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United States District Court, N.D. Illinois

April 16, 2004.


The opinion of the court was delivered by: MILTON SHADUR, Senior District Judge


Andrew Traeger ("Traeger") has just tendered a self-prepared 28 U.S.C. § 2255 ("Section 2255") motion attacking his conviction on charges of bank robbery and attempted bank robbery, pursuant to which he is serving a 210-month sentence (which he also challenges). This Court has conducted the preliminary consideration called for by Rule 4(b) of the Rules Governing Section 2255 Proceedings for the United States District Courts, and this memorandum order reflects the results of that initial consideration.

Traeger advances three categories of grounds for relief, the first asserting that the sentence imposed on him by reason of his "career criminal" status is illegal and should be reduced, the second leveling several charges of misconduct on the part of the government and the third urging a number of respects in which he assertedly suffered ineffective assistance from more than one of his lawyers. Although the first of those contentions is incorrect on its face and may therefore be rejected out of hand, the others call for a response from the United States Attorney to assist this Court in arriving at an appropriate disposition.

  As for the "illegal sentence" claim, Traeger asserts in Motion ¶ 14.A that the State of Texas, where he committed and served substantial time for two felonies that played a role in causing him to be classified as a "career offender" under Sentencing Guideline ("Guideline") § 4Bl.l(a), have now been reclassified by Texas to a less serious category. But this Court need not look into whether Traeger is correct in that respect, for it is entirely irrelevant.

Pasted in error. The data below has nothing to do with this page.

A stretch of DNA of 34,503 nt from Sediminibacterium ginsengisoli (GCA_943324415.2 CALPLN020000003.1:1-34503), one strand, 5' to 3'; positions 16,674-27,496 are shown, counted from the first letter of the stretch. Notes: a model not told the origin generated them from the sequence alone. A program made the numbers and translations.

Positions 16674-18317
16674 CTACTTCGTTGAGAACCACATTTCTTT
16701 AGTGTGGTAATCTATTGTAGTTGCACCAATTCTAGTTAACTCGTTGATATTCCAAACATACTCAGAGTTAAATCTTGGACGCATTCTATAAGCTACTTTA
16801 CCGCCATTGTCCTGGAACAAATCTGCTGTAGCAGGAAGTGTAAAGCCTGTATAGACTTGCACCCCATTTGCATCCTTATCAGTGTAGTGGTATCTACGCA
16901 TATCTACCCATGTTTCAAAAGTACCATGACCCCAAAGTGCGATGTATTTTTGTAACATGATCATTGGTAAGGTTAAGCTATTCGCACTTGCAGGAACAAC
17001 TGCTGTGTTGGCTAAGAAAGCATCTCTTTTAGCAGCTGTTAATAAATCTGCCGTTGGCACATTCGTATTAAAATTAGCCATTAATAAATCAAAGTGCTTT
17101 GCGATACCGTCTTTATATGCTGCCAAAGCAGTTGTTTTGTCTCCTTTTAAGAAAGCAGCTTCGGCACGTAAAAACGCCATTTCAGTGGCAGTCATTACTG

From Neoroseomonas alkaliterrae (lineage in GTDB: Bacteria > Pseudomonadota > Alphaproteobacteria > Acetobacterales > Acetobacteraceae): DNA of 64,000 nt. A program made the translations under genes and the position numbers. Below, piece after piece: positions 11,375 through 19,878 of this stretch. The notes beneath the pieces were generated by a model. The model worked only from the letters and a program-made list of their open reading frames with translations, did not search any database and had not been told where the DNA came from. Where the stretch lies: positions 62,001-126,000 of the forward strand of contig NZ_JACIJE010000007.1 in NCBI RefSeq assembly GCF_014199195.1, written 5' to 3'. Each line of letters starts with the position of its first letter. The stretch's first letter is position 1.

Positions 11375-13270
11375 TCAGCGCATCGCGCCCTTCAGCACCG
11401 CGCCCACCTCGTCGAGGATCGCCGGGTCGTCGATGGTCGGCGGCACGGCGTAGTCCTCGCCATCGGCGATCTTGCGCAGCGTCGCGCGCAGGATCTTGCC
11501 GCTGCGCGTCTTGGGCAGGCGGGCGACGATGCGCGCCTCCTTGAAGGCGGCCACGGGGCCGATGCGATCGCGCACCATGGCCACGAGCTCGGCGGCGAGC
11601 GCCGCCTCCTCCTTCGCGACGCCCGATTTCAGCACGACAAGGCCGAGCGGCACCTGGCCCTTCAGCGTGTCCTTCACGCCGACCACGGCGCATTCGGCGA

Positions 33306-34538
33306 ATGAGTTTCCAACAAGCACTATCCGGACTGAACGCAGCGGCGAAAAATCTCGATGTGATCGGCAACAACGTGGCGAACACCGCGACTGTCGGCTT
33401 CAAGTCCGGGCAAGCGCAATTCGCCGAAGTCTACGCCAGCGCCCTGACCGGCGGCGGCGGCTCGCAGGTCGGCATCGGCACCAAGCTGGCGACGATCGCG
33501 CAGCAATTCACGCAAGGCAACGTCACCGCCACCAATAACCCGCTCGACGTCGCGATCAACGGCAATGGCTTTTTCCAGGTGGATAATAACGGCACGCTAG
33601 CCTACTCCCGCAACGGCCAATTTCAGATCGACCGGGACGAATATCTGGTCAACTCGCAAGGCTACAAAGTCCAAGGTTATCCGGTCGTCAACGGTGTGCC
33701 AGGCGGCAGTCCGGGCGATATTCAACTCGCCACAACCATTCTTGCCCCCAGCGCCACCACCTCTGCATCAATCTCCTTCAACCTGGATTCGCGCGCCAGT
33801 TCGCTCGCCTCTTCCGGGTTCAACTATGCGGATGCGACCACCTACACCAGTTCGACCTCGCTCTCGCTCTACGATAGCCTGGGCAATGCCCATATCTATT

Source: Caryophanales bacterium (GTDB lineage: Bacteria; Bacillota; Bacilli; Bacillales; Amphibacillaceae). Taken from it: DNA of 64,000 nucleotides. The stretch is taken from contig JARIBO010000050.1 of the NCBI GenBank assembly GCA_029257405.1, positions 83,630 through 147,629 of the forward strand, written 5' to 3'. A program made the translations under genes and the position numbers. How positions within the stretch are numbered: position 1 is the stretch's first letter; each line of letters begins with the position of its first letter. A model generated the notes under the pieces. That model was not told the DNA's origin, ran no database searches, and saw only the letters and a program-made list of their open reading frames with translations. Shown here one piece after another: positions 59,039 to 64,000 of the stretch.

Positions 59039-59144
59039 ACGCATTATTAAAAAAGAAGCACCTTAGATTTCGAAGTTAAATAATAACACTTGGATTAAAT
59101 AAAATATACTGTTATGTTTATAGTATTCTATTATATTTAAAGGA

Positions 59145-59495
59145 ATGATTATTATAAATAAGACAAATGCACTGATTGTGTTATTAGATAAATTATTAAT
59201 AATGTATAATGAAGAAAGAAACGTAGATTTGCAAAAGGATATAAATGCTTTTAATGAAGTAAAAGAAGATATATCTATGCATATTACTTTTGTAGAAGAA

First, Guideline § 4B1.2 expressly includes "burglary of a dwelling" within the "crime of violence" category that triggers the application of "career offender" status, and the cases are legion that teach that the concept of a "crime of violence" should be determined according to federal law and not state law (see, e.g., United States v. Jones, 335 F.3d 342 (7th Cir. 2000) as to the need to resort to federal law — and not state law — in construing other provisions of Guideline §§ 4B1.1 and 4B1.2). Relatedly, Taylor v. United States, 495 U.S. 575 (1990) teaches, in another area of the criminal law where "violent felony" plays a part (18 U.S.C. § 924, which also implements the concept of "career offenders"), that "burglary" is to be given a broad generic meaning as a matter of federal law, independent of the labels attached by state laws and of the common law roots of that crime. Accordingly, Traeger's "ground one" as set out in Motion ¶ 14.A is summarily dismissed in accordance with Rule 4(b).

  As for the rest of Traeger's claims, this Court has not of course retained the bulky file that was the product of the extensive pretrial and trial proceedings and of Traeger's subsequent unsuccessful appeal. It may well be that some or all of Traeger's contentions can be addressed without the evidentiary hearing that he has requested, but to determine that this Court should hear in the first instance from the United States Attorney by way of an appropriate response. Accordingly the United States Attorney is ordered to file an answer or other pleading (again see Rule 4(b)) on or before May 28, 2004. At that time this Court will be in a better position to determine the course of further proceedings, including the possibility of appointing counsel for Traeger as he has also requested.


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